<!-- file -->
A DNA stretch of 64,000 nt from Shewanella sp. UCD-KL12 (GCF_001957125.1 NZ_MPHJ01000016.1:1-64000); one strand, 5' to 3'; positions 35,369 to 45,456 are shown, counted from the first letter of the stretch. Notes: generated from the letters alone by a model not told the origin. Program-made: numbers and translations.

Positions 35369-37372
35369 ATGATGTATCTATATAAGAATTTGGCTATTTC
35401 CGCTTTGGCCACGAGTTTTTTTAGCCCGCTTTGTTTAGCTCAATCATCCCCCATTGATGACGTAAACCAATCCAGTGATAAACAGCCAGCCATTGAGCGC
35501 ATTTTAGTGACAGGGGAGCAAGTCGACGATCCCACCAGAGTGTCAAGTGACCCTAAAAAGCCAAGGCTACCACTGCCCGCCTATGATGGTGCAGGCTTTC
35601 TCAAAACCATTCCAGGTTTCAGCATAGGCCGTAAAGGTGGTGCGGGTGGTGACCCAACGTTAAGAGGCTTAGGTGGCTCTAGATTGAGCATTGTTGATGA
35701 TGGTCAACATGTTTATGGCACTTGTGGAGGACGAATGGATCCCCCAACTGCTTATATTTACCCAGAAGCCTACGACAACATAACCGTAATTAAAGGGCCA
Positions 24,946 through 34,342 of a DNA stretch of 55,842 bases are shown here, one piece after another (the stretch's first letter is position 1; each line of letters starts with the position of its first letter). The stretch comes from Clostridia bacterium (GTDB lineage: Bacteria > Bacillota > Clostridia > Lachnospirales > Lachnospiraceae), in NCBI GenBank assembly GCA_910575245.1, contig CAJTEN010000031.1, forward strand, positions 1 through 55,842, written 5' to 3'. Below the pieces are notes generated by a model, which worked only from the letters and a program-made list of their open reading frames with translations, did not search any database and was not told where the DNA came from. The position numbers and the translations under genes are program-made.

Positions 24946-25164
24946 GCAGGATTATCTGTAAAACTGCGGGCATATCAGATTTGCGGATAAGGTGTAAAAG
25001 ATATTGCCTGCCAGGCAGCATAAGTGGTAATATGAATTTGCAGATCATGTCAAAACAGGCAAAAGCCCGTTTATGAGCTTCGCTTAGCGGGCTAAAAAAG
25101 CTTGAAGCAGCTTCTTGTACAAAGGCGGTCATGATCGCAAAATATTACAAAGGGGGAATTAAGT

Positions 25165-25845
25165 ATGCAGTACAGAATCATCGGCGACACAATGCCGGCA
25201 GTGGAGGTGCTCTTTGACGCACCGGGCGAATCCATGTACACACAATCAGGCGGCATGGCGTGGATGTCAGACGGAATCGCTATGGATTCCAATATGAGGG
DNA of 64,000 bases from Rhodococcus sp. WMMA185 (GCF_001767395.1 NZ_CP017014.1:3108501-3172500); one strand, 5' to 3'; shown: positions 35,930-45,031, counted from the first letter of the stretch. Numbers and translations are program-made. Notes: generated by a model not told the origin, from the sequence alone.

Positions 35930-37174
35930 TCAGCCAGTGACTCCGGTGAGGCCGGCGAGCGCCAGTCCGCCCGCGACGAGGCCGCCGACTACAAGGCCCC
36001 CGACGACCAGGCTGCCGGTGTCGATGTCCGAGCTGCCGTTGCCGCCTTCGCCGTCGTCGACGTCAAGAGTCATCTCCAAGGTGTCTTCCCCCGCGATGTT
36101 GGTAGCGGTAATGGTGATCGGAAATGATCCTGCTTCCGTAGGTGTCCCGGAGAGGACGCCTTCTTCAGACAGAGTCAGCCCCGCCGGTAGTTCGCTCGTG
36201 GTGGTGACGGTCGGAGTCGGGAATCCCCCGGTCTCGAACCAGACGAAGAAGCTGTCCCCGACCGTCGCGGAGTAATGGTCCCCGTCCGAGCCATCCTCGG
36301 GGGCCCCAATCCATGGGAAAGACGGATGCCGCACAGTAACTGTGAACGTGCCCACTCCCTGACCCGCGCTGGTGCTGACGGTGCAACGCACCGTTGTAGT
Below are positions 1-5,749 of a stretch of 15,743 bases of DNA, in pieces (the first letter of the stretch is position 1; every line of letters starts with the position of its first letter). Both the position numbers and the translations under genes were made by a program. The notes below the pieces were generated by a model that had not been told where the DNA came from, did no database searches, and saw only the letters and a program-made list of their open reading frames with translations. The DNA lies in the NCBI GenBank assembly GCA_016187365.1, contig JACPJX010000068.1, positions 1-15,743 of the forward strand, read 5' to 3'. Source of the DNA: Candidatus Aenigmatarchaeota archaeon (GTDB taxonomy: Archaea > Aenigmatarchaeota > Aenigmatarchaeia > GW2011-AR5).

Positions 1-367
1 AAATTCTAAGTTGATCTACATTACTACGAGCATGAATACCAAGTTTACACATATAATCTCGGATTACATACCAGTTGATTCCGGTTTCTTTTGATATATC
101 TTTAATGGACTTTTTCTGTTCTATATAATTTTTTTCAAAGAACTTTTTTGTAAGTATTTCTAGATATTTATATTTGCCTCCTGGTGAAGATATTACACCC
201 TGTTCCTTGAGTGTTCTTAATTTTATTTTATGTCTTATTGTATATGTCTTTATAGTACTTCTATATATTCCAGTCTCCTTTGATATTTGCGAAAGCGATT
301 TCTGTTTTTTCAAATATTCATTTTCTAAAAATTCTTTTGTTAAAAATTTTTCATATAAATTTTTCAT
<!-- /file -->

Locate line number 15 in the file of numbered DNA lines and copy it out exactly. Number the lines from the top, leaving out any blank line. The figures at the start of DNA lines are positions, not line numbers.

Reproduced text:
25201 GTGGAGGTGCTCTTTGACGCACCGGGCGAATCCATGTACACACAATCAGGCGGCATGGCGTGGATGTCAGACGGAATCGCTATGGATTCCAATATGAGGG